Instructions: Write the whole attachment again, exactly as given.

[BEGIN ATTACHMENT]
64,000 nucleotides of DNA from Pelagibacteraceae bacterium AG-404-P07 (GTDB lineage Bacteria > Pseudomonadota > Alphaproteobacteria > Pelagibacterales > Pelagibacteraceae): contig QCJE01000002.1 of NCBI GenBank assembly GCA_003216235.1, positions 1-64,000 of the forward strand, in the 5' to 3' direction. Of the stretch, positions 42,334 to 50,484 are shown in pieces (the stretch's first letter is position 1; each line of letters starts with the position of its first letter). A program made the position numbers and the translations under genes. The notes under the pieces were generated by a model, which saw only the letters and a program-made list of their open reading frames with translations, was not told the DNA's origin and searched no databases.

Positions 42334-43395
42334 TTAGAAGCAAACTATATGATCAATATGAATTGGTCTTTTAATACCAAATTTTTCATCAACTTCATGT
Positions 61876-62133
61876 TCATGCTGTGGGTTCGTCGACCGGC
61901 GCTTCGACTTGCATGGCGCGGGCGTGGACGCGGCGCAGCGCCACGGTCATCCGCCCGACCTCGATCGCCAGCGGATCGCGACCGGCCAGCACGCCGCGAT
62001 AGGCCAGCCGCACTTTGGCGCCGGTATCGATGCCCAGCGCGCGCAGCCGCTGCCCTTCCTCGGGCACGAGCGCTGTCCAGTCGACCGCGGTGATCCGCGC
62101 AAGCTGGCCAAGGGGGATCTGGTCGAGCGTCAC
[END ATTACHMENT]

64,000 nucleotides of DNA from Pelagibacteraceae bacterium AG-404-P07 (GTDB lineage Bacteria > Pseudomonadota > Alphaproteobacteria > Pelagibacterales > Pelagibacteraceae): contig QCJE01000002.1 of NCBI GenBank assembly GCA_003216235.1, positions 1-64,000 of the forward strand, in the 5' to 3' direction. Of the stretch, positions 42,334 to 50,484 are shown in pieces (the stretch's first letter is position 1; each line of letters starts with the position of its first letter). A program made the position numbers and the translations under genes. The notes under the pieces were generated by a model, which saw only the letters and a program-made list of their open reading frames with translations, was not told the DNA's origin and searched no databases.

Positions 42334-43395
42334 TTAGAAGCAAACTATATGATCAATATGAATTGGTCTTTTAATACCAAATTTTTCATCAACTTCATGT
Positions 61876-62133
61876 TCATGCTGTGGGTTCGTCGACCGGC
61901 GCTTCGACTTGCATGGCGCGGGCGTGGACGCGGCGCAGCGCCACGGTCATCCGCCCGACCTCGATCGCCAGCGGATCGCGACCGGCCAGCACGCCGCGAT
62001 AGGCCAGCCGCACTTTGGCGCCGGTATCGATGCCCAGCGCGCGCAGCCGCTGCCCTTCCTCGGGCACGAGCGCTGTCCAGTCGACCGCGGTGATCCGCGC
62101 AAGCTGGCCAAGGGGGATCTGGTCGAGCGTCAC